Immediate financial assistance is essential for providing relief to rural communities, specifically to secure essential medical services, support rural businesses, provide subsidies for workers, distribute food vouchers, and offer cash transfers. For example, many European countries have taken steps to ensure that basic services, such as drinking water, electricity, piped gas and telecommunications, are not interrupted in the event of nonpayment. The Australian government has dedicated A$1 billion ($770 million) to support the regions, communities and sectors that have been affected by the pandemic. Other countries, such as Canada and the US, have launched a variety of stimulus packages aimed specifically at small rural businesses to help them cover outstanding operating costs, such as rental fees, electricity bills and supplier costs.
In the long-term, it is imperative that investments are made in reskilling or upskilling local talents to fit local labor market requirements. Planned migration strategies specifically designed for rural areas need to be considered as well. For example, Australia has dedicated scholarships and professional development grants to encourage talents to study and work in rural areas in key professions, such as healthcare. Realizing this opportunity, the Queensland state government has dedicated A$500 million to support unemployed individuals with retraining and job-matching to transition into employment in vital sectors, such as healthcare, agriculture, food production, transport, and mining.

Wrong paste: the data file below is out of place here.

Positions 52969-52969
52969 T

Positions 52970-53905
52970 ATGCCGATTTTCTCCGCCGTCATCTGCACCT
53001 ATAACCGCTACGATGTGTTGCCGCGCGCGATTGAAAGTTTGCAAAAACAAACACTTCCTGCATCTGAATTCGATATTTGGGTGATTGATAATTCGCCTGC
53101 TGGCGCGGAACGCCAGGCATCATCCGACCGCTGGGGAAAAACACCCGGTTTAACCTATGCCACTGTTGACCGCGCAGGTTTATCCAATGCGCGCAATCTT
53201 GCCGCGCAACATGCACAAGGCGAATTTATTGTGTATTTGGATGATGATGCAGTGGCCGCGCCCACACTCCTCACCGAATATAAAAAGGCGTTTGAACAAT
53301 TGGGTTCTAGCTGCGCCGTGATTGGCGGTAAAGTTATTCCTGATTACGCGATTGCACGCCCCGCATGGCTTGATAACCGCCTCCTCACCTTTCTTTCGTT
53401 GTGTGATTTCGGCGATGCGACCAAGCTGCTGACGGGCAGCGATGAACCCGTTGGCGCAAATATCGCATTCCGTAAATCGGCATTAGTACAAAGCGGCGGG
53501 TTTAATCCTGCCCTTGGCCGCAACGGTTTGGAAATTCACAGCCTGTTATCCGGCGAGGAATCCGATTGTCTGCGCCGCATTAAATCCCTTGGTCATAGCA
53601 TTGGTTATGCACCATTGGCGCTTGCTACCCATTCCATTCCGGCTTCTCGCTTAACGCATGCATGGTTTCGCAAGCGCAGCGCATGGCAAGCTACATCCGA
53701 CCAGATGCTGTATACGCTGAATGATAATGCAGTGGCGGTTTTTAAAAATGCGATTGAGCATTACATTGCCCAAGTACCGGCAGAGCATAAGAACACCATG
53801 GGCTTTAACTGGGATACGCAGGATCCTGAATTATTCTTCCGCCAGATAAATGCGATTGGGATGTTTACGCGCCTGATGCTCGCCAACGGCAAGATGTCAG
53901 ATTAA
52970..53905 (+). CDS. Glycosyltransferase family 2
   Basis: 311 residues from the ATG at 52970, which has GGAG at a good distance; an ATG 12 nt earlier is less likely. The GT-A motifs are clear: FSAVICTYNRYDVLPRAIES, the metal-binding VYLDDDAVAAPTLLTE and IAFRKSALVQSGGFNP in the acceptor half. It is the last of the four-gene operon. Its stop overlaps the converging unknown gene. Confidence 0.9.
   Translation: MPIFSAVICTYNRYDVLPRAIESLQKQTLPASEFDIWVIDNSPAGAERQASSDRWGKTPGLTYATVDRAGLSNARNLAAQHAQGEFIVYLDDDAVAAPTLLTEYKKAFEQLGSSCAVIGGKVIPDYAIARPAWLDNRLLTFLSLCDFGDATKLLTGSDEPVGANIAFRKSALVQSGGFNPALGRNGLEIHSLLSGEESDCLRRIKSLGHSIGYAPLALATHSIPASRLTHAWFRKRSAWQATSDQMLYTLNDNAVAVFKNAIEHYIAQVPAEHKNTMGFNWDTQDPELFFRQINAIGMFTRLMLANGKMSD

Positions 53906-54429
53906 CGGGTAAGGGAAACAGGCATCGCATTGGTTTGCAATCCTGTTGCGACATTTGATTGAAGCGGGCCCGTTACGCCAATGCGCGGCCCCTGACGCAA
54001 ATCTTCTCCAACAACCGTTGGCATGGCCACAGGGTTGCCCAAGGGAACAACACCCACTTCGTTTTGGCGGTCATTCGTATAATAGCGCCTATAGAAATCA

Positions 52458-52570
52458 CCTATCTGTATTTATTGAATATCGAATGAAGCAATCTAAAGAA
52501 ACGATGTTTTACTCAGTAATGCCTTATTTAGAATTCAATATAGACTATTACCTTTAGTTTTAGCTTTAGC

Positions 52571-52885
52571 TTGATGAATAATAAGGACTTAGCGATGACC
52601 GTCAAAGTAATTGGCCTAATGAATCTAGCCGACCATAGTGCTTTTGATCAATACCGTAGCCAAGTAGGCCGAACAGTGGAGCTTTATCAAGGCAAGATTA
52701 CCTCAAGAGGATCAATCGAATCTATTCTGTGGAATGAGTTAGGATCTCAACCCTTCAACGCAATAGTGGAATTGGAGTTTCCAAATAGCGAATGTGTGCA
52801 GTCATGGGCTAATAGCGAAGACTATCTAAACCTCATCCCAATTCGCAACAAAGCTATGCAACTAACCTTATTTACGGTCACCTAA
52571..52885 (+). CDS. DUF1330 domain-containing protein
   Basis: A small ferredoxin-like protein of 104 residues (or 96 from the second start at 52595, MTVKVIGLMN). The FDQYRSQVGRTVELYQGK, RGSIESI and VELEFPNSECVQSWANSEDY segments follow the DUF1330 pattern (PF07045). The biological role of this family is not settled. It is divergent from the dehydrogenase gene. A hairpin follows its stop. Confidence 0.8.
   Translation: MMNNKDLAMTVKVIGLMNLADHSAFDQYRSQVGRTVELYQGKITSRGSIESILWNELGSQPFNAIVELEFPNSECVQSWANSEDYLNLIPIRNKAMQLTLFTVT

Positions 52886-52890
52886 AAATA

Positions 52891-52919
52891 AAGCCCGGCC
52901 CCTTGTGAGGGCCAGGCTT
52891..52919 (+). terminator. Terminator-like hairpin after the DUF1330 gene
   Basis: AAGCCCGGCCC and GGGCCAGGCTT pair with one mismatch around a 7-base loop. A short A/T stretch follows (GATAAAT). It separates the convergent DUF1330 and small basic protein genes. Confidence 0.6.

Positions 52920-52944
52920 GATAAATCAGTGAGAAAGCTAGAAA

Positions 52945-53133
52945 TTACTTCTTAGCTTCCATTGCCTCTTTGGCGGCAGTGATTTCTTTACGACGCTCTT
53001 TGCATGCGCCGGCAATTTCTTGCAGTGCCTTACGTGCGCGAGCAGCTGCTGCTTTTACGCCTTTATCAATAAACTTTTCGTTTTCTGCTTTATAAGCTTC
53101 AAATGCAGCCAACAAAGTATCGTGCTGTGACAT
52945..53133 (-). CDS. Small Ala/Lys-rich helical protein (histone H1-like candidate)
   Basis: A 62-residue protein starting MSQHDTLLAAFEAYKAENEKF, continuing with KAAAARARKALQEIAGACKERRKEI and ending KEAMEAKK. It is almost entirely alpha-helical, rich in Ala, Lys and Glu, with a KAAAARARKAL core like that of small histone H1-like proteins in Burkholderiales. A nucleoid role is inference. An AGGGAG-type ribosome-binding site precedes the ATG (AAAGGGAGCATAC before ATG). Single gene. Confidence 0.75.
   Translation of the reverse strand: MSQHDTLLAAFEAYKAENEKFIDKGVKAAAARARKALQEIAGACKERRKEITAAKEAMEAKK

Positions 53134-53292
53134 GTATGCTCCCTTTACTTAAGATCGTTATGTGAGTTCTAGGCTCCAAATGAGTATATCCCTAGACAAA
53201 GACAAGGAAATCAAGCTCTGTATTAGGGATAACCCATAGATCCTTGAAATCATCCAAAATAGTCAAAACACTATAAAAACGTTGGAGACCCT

Much investment is needed to upgrade digital infrastructures in rural areas. Perhaps most importantly, rural citizens need access to useful, current and accurate information to combat the widely disseminated misinformation about the pandemic. To this end, Canada, South Korea and the UK have developed special smart applications that include critical information on how people can self-diagnose and manage their COVID-19 infections, in addition to receiving useful guidance. This has been especially critical for citizens living in rural areas with limited access to health services.
The virus has brought to attention the lack of resilience in rural communities to tackle a crisis of this magnitude.
Incentivizing small to medium-sized enterprises that offer digital solutions would certainly allow individuals to attend to their daily chores effortlessly, such as shopping online or using government e-services. An emerging and interesting trend, for example, is opening unstaffed stores that are operated entirely digitally, such as Sweden’s Lifvs grocery stores, which operate in rural areas of the country. The US Department of Agriculture recently announced it is investing $42.3 million to provide distance learning and telehealth services for rural communities. Australia, meanwhile, has delivered more than 51 million telehealth services during the pandemic and is considering a permanent post-pandemic telehealth service. –AN